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20 genius ways to use vinegar that you've never thought of

Prevention Logo By Krissy Brady of Prevention | Slide 1 of 20: <p>Though it can be tempting to add oil to the cooking water to keep your pasta and rice from sticking together, doing so can prevent sauce and seasoning from adhering to the grain, leaving you with a bland meal, says Lisa Suriano, nutrition specialist and founder of the culinary-nutrition education program <a href="http://www.veggiecation.com">Veggiecation</a>. Instead, try adding white vinegar to your water (three tablespoons of vinegar per one gallon of H20).</p><p>"Pasta becomes sticky because our water tends to have a higher pH," says Suriano. "This causes the outside shell of the grain to break down and pulls starch into the cooking water. Adding vinegar will adjust the pH level and help you avoid a (literal) sticky situation." (Here are <a href="http://www.prevention.com/food/6-pasta-cooking-mistakes">6 more surprising mistakes you're making every time you cook pasta</a>.)</p>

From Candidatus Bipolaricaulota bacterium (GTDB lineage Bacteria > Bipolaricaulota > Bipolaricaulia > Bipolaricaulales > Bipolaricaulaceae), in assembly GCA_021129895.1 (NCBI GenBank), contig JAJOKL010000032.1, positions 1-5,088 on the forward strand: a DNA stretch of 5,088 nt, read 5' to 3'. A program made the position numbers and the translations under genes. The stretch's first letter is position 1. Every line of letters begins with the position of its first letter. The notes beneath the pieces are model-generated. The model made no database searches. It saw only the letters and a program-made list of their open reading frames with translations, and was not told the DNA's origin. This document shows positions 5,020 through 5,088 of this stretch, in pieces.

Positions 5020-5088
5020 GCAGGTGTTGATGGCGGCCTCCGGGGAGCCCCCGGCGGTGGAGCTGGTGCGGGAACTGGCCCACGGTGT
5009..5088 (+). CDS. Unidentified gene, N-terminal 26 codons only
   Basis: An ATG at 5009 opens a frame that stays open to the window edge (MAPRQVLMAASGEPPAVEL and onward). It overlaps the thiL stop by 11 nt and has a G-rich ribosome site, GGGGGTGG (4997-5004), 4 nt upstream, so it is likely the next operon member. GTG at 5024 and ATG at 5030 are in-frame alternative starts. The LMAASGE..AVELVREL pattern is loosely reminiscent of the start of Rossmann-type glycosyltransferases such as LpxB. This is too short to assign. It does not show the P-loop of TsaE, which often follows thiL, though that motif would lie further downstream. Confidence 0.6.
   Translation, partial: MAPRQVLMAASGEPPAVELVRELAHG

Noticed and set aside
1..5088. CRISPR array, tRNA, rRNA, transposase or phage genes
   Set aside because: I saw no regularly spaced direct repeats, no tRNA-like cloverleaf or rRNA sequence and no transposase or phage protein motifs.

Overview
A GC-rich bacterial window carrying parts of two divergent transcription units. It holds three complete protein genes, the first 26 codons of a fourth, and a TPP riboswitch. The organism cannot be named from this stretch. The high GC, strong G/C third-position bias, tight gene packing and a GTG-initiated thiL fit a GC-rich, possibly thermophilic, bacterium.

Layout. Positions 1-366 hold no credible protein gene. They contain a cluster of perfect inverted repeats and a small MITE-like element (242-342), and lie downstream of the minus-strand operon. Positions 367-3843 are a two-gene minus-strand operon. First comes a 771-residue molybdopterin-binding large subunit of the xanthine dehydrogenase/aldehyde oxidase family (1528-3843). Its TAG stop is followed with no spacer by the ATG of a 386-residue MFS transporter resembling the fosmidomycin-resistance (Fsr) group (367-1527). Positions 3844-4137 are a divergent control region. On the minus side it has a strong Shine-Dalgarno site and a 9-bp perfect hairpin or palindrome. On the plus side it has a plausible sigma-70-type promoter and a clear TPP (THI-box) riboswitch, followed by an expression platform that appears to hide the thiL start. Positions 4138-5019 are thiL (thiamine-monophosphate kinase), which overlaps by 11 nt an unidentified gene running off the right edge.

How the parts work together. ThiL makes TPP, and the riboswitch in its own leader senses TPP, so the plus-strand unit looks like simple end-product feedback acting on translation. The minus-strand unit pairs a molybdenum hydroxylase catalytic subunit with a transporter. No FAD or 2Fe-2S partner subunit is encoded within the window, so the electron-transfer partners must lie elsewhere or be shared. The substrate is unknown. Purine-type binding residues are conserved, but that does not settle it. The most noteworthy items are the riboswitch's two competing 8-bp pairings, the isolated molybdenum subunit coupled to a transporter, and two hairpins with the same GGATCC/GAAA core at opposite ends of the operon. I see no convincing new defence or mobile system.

1. Cook fluffier pasta.

Though it can be tempting to add oil to the cooking water to keep your pasta and rice from sticking together, doing so can prevent sauce and seasoning from adhering to the grain, leaving you with a bland meal, says Lisa Suriano, nutrition specialist and founder of the culinary-nutrition education program Veggiecation. Instead, try adding white vinegar to your water (three tablespoons of vinegar per one gallon of H20).

"Pasta becomes sticky because our water tends to have a higher pH," says Suriano. "This causes the outside shell of the grain to break down and pulls starch into the cooking water. Adding vinegar will adjust the pH level and help you avoid a (literal) sticky situation." 

© Photograph by Fabrizio Fadda/EyeEm/Getty Images

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